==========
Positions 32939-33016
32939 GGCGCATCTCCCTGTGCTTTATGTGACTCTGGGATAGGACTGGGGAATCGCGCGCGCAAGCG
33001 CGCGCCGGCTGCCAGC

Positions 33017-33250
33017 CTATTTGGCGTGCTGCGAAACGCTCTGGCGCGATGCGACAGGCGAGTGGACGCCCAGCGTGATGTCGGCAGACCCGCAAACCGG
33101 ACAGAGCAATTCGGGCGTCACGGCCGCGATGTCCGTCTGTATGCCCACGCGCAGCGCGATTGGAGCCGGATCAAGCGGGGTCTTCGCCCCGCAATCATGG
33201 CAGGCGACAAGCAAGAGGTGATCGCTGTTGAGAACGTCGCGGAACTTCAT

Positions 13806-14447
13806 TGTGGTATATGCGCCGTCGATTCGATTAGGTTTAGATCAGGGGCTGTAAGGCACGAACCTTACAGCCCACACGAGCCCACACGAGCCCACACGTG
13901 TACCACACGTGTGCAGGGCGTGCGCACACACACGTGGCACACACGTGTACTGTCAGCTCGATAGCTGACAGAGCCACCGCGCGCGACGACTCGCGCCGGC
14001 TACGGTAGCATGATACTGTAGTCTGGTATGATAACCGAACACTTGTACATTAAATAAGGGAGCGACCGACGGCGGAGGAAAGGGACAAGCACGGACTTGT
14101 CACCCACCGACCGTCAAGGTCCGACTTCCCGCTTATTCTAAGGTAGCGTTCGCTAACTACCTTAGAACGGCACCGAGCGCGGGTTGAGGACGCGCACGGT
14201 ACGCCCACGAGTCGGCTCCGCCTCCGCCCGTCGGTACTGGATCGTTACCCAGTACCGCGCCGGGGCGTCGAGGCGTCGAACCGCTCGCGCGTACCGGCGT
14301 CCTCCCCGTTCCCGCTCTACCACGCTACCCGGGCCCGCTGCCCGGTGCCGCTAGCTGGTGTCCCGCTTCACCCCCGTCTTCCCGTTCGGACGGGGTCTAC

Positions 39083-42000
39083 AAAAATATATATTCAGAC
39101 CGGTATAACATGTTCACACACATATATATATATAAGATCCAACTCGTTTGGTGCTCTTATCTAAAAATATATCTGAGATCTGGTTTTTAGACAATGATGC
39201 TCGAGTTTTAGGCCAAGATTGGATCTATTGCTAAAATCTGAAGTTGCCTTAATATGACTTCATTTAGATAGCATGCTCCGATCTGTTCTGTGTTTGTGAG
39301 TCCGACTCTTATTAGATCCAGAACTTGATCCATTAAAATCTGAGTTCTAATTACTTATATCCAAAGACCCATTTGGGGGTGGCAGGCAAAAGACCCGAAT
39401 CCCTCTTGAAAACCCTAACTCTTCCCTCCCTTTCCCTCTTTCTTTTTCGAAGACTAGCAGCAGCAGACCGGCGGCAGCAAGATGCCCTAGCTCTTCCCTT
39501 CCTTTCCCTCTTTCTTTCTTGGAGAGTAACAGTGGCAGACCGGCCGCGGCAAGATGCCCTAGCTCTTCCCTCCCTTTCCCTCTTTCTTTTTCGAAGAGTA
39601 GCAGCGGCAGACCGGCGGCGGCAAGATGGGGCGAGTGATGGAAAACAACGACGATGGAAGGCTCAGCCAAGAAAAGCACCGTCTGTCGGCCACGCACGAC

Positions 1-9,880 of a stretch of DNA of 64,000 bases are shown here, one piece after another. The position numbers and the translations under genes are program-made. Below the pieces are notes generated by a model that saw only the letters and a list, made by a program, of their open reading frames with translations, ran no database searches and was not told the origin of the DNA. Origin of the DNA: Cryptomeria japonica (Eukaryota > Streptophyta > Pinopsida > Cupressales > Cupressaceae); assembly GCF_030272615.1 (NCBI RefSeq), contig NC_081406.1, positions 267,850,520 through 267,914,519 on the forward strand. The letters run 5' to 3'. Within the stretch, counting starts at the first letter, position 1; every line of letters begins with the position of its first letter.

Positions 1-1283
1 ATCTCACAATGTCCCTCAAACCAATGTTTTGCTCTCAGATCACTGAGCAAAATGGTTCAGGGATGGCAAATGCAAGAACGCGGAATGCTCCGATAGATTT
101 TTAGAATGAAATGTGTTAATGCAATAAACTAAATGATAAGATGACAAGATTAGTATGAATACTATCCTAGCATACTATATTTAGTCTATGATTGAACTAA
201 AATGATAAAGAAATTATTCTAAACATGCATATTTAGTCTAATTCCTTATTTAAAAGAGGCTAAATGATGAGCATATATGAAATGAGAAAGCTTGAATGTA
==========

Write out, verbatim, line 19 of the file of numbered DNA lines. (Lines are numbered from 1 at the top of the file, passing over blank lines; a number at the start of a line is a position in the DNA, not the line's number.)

39301 TCCGACTCTTATTAGATCCAGAACTTGATCCATTAAAATCTGAGTTCTAATTACTTATATCCAAAGACCCATTTGGGGGTGGCAGGCAAAAGACCCGAAT